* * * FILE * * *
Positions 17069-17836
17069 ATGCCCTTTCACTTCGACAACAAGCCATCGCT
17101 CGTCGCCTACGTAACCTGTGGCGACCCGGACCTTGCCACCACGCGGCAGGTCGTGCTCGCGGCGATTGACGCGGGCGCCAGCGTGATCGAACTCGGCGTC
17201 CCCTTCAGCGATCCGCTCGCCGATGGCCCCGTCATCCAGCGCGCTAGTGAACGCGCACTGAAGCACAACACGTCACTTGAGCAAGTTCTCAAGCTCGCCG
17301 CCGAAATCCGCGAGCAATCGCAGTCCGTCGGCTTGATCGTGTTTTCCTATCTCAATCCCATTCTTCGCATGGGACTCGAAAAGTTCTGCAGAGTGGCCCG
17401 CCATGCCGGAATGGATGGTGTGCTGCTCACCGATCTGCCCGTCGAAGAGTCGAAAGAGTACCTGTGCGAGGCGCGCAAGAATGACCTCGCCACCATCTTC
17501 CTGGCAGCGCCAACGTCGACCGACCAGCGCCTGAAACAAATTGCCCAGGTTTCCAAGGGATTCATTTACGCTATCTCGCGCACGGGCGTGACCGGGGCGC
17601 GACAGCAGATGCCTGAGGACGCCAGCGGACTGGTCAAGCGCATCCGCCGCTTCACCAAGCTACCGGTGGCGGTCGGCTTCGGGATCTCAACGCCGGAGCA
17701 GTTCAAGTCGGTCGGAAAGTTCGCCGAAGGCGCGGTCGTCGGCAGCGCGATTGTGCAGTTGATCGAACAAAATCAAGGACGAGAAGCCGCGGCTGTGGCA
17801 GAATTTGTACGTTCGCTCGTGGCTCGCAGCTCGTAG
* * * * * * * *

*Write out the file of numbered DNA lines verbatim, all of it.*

Positions 17069-17836
17069 ATGCCCTTTCACTTCGACAACAAGCCATCGCT
17101 CGTCGCCTACGTAACCTGTGGCGACCCGGACCTTGCCACCACGCGGCAGGTCGTGCTCGCGGCGATTGACGCGGGCGCCAGCGTGATCGAACTCGGCGTC
17201 CCCTTCAGCGATCCGCTCGCCGATGGCCCCGTCATCCAGCGCGCTAGTGAACGCGCACTGAAGCACAACACGTCACTTGAGCAAGTTCTCAAGCTCGCCG
17301 CCGAAATCCGCGAGCAATCGCAGTCCGTCGGCTTGATCGTGTTTTCCTATCTCAATCCCATTCTTCGCATGGGACTCGAAAAGTTCTGCAGAGTGGCCCG
17401 CCATGCCGGAATGGATGGTGTGCTGCTCACCGATCTGCCCGTCGAAGAGTCGAAAGAGTACCTGTGCGAGGCGCGCAAGAATGACCTCGCCACCATCTTC
17501 CTGGCAGCGCCAACGTCGACCGACCAGCGCCTGAAACAAATTGCCCAGGTTTCCAAGGGATTCATTTACGCTATCTCGCGCACGGGCGTGACCGGGGCGC
17601 GACAGCAGATGCCTGAGGACGCCAGCGGACTGGTCAAGCGCATCCGCCGCTTCACCAAGCTACCGGTGGCGGTCGGCTTCGGGATCTCAACGCCGGAGCA
17701 GTTCAAGTCGGTCGGAAAGTTCGCCGAAGGCGCGGTCGTCGGCAGCGCGATTGTGCAGTTGATCGAACAAAATCAAGGACGAGAAGCCGCGGCTGTGGCA
17801 GAATTTGTACGTTCGCTCGTGGCTCGCAGCTCGTAG